J.J. Grandville ‘A Comet’s Journey’, Illustration from ‘Un Autre Monde’ 1844
So many articles today, I’ll put up a separate Covid Rattle shortly here: Covid Rattle March 4 2021.
“Tucker every once in a while has a segment that just completely knocks it out of the park.This is one of those times.”
Tucker Dr. Seuss
Dr. Seuss was never a major literary figure, but his memory matters more than ever. The battle over what Dr. Seuss stood for — over what it means to be racist — will have consequences that extend for generations. If we lose that battle, America is lost. pic.twitter.com/PXzBABcRJv
— Tucker Carlson (@TuckerCarlson) March 3, 2021
Excess savings, sure, but only among the rich. Who don’t spend it.
“..the cumulative tab for our four-decade-long experiment in radical inequality has grown to over $47 trillion from 1975 through 2018..”
[..] we desperately need wealth redistribution. And before anyone starts yelling something about Joseph Stalin, here’s the part that’s going to blow your mind — in the United States we’ve already had wealth redistribution for decades. Fifty trillion dollars has been redistributed from the poorest Americans to the top one percent over the past several decades. That’s right, a new study shows the richest people in the world have stolen trillions from average Americans. To put this in easier to access terms — you know how mad you get when someone takes the last donut? Well, imagine that multiplied by 50 trillion. (Quick reminder: If you make $40,000 a year, it would take you 1.25 Billion years to make $50 trillion.)
The new study reveals, “…that the cumulative tab for our four-decade-long experiment in radical inequality has grown to over $47 trillion from 1975 through 2018. At a recent pace of about $2.5 trillion a year, that number we estimate crossed the $50 trillion mark by early 2020.” And to be clear, this money has been stolen from nearly every American. Had income distribution and buying power remained the same as it was from the end of World War II to 1975, ” . . . the aggregate annual income of Americans earning below the 90th percentile would have been $2.5 trillion higher in the year 2018 alone. That is … enough to pay every single working American in the bottom nine deciles an additional $1,144 a month. Every month. Every single year.”
The richest people in America are pilfering over $1,100 from you personally and everyone you know every single month of every single year. Just imagine what each living soul in America could do with an extra $13,700 per year — how many people that would feed, how much less stressful their lives would be, how many fewer foreclosures there would be, and how many more people would get the healthcare they need. Yet every time the most modest tax increases are proposed on the richest Americans, or every time someone so much as mumbles about putting in a public jungle gym or putting in filters to take the metal chunks out of the water or fixing the holes in our bridges that are bigger than the ones in Maria Bartiromo’s head — every time someone brings up these common sense solutions, the elites of our society (who own the media outlets and the levers of the state and the law enforcement and the courts) start screaming from their wine-soaked ski resort orgy balconies, “That’s wealth redistribution! That’s class war!”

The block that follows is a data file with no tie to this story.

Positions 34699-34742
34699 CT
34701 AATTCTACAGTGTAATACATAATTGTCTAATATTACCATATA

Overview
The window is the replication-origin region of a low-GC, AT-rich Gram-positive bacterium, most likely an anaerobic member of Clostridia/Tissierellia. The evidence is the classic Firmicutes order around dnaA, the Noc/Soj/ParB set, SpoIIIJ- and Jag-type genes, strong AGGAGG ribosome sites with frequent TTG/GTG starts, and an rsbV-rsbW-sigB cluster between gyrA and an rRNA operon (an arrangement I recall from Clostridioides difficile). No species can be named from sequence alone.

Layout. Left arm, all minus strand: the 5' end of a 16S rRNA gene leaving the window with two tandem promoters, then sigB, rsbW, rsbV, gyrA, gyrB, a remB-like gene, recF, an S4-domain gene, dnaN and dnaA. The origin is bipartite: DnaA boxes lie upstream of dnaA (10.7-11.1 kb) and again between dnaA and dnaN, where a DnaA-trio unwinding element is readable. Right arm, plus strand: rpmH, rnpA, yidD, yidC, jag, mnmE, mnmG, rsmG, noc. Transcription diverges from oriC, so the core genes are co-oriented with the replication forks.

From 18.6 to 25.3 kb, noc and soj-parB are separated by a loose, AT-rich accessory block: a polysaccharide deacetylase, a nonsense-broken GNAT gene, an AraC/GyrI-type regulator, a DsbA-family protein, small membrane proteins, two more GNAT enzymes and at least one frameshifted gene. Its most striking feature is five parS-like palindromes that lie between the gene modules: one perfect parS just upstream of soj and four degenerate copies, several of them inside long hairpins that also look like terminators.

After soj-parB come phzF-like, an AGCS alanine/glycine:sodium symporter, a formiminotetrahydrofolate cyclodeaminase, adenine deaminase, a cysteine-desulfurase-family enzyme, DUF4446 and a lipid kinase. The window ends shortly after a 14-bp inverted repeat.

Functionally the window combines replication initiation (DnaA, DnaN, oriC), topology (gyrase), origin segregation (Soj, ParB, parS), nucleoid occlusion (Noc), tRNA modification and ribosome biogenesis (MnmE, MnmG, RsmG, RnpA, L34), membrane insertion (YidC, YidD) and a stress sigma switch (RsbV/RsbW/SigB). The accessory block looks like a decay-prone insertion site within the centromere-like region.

Sure they’ll all vote for him again.
During the campaign for the two Georgia Senate races, Joe Biden repeatedly promised to pass $2,000 stimulus checks if the Democrats won. After they did, the administration argued that $2,000 really meant $1,400 in addition to the $600 that had already gone out in the December rescue package. Whether that is true or not, now Biden is inarguably breaking his promise. Under pressure from moderate Senate Democrats, he has reportedly agreed to cut down the formula under which the checks will be sent out. In the previous packages, the amount started phasing out at $75,000 in income for individuals and $150,000 for joint filers, and vanished entirely at $100,000 and $200,000 respectively (as of 2019). Now the phase-out will start start in the same place but end at $80,000 for singles and $160,000 for couples.
The $1,400 promise clearly implied at least that the checks would go out according to the previous formula used under Trump. But now singles making between $80,000-100,000 and couples making between $160,000-200,000 will get nothing. The Washington Post’s Jeff Stein reports that roughly 17 million people who previously got checks now will not. The supposed justification here is that moderates want the aid to be more “targeted.” In fact this formula is horribly inaccurate, because the income data the IRS uses is from the year before the pandemic (unless people have already filed their taxes — and by the way, if your income decreased in 2020, you should do that immediately). This formula is therefore doubly wrong — there are no doubt millions of people who have lost jobs and should qualify but won’t, and a smaller number that have gotten raises and shouldn’t qualify but will. And this change will only save a pitiful $12 billion.